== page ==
Wednesday, December 12, 2007

The immigration paradox: is development fueling African illegal immigration to Europe

About 40 West African migrants were feared dead, many from hunger and thirst, after their boat spent 12 days at sea in a failed attempt to reach the Canary Islands, the police said Tuesday.

The fishing boat set off from the southern region of Casamance and ran aground Saturday in the outskirts of the capital of Senegal, Dakar, after its captain turned back to save the remaining passengers.

"The survivors said there were around 40 dead and they threw their bodies overboard," a police spokesman, Colonel Alioune Ndiaye, said.

Many of the victims died of hunger and thirst after they ran out of food and water, Ndiaye said.

As the story points out, “thousands of West Africans have died in attempts to escape one of the world's poorest regions and build a better life in Europe.” Yet Norwegian researcher Jørgen Carling has argued that only one percent of all people who attempt to cross into Europe from Africa die, leading people to believe that higher death toll is the result of higher number of people making the trip.

One of the reasons the trip is worth making is there are now many jobs to have in Europe, even in the informal sector. "Spain's economic miracle of the last decade has played a big role, as Spaniards, like other wealthy Europeans, have happily abandoned low-skilled jobs to newcomers to Iberia. The problem is the destination encompasses more than Spain," writes Sarah Wildman in the American Prospect.

Fortress Europe?
"It's not security measures, it's not prisons in Madrid and walls in Africa that will solve the problem," said Chief Executive of the African Union Alpha Oumar Konare.

Instead, the European Union attempt to solve the problems at the heart of this issue: poverty and very few job possibilities for young Africans. In 2005, European Union officials decided to attempt to boost African economies was the most sensible method to prevent people from making the perilous journey. This initiative calls for a €20 billion increase in the developmental aid budget by 2010, which would rise to €25 billion at the end of the decade. According to the plan, much of the money will go to build or restore transport infrastructure on the continent.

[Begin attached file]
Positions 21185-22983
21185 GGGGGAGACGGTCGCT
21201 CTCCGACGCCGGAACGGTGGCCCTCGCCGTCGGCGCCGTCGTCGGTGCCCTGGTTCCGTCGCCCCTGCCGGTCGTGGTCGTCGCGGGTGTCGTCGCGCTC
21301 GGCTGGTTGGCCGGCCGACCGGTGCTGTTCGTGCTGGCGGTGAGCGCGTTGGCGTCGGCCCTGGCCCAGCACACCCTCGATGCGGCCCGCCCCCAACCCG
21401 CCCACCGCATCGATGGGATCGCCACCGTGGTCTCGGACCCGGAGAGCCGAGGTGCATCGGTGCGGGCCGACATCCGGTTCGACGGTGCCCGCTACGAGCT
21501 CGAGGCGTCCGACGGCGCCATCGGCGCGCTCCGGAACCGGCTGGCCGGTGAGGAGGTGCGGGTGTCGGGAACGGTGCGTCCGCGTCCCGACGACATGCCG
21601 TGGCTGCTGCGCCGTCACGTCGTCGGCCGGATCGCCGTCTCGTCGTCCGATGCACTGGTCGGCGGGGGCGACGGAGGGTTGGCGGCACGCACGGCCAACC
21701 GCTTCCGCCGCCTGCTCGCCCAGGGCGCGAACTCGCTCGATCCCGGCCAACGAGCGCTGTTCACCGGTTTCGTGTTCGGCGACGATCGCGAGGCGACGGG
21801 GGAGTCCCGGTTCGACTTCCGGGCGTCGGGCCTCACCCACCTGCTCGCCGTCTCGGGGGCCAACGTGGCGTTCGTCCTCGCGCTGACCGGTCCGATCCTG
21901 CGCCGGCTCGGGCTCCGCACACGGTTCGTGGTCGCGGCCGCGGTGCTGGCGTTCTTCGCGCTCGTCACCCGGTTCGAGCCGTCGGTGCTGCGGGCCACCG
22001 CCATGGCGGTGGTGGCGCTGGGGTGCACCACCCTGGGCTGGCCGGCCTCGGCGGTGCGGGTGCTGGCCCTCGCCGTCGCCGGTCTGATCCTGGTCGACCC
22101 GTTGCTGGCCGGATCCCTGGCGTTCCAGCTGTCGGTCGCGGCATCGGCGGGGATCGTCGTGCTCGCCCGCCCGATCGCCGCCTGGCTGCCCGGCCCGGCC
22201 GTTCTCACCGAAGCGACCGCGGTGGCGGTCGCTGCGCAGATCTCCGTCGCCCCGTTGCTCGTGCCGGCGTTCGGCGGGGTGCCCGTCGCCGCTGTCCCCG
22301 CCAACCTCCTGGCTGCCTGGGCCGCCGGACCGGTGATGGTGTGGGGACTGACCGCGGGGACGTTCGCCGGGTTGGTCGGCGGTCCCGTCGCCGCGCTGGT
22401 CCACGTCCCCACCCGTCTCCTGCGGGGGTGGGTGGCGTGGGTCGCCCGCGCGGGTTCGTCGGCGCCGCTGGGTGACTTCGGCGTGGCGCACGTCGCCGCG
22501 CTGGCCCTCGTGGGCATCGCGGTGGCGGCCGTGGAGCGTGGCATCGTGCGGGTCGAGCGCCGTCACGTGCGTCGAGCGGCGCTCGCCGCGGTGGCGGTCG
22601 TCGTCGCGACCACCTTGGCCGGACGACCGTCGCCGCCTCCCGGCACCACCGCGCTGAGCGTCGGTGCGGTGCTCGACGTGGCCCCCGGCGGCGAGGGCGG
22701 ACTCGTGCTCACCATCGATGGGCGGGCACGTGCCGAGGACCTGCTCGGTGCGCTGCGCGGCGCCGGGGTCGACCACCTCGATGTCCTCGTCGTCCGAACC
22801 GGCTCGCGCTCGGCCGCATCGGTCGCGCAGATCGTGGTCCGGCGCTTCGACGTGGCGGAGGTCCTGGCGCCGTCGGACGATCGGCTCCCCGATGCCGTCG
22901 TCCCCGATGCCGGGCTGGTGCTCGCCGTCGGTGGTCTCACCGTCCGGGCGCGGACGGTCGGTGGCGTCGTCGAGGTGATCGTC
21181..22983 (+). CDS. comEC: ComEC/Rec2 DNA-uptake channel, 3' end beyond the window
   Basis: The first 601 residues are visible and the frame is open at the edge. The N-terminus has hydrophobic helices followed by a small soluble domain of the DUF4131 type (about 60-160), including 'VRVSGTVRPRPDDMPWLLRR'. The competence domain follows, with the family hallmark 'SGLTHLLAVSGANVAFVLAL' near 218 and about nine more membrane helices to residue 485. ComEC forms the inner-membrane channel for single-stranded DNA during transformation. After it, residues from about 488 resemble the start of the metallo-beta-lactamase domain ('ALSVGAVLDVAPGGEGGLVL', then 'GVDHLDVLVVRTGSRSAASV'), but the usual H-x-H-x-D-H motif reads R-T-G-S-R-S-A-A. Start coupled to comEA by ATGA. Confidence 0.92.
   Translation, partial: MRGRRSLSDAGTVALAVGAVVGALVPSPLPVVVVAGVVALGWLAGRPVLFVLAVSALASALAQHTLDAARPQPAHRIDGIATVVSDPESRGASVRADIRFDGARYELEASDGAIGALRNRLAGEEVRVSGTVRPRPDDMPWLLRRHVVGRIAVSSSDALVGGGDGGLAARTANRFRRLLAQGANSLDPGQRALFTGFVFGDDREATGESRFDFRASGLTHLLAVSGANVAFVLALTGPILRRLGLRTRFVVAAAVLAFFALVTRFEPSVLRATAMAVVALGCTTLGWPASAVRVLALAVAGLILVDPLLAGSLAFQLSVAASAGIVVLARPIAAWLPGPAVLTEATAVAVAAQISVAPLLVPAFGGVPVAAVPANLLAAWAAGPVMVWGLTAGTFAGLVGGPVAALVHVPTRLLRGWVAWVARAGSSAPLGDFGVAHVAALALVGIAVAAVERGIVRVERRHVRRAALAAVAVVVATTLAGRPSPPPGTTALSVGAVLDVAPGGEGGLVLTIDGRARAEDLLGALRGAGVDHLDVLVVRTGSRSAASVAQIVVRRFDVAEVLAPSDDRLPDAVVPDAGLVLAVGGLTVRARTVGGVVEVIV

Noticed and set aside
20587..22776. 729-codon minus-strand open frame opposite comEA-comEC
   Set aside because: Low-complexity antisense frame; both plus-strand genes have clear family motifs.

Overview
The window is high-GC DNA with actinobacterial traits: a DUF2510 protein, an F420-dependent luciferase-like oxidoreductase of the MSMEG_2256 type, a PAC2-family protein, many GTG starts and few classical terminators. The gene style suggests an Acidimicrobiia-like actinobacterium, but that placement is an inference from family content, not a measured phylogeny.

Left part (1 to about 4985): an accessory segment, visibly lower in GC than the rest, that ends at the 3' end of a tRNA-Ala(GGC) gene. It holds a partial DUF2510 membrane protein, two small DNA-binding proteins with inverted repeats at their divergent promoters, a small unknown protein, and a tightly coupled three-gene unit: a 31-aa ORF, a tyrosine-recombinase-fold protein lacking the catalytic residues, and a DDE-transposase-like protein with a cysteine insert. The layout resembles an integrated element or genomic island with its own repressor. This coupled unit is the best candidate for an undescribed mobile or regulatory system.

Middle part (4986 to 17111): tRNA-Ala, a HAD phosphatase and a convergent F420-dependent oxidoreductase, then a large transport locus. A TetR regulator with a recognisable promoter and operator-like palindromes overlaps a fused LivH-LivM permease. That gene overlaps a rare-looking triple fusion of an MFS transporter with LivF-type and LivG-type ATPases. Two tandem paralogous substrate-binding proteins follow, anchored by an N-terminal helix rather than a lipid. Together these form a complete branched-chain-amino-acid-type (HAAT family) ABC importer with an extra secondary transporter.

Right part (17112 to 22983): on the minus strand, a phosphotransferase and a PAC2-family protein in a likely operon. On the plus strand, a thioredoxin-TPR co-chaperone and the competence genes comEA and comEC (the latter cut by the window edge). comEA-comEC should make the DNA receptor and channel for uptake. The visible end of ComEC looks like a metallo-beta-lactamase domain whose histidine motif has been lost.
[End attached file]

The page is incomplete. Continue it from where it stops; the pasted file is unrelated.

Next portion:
"The problem of immigration, the dramatic consequences of which we are witnessing, can only be addressed effectively ... through an ambitious and coordinated development cooperation to fight its root causes," said Barroso.

"The EU strategy ... will mark a true turning point to help Africa help itself," added EU aid commissioner Louis Michel, noting that the strategy still has to be approved by the European Parliament and EU governments.

Who are you?

Although commonly portrayed as "destitute" or "desperate," migrants are often relatively well educated and from moderate socio-economic backgrounds. They move because of a general lack of opportunities, fear of persecution and violence, or a combination of both.

Although the media focus on "boat migrants," many employ other methods — using tourist visas and false documents, hiding in vehicles on ferries, and scaling or swimming around the fences surrounding the Spanish enclaves of Ceuta and Melilla in Morocco.

From the perspective of Burkina Faso, this makes sense. African Universities are overcrowded, but still functioning. As education rates increase in countries like Burkina, more people are given the hope that a university degree will provide a ticket to a better life. These people complete their schooling and find their job prospects are very limited. Instead of settling for jobs they could have secured with less education, they wait and wait. Eventually, it seems, they stew enough and decide to take matters into their own hands.

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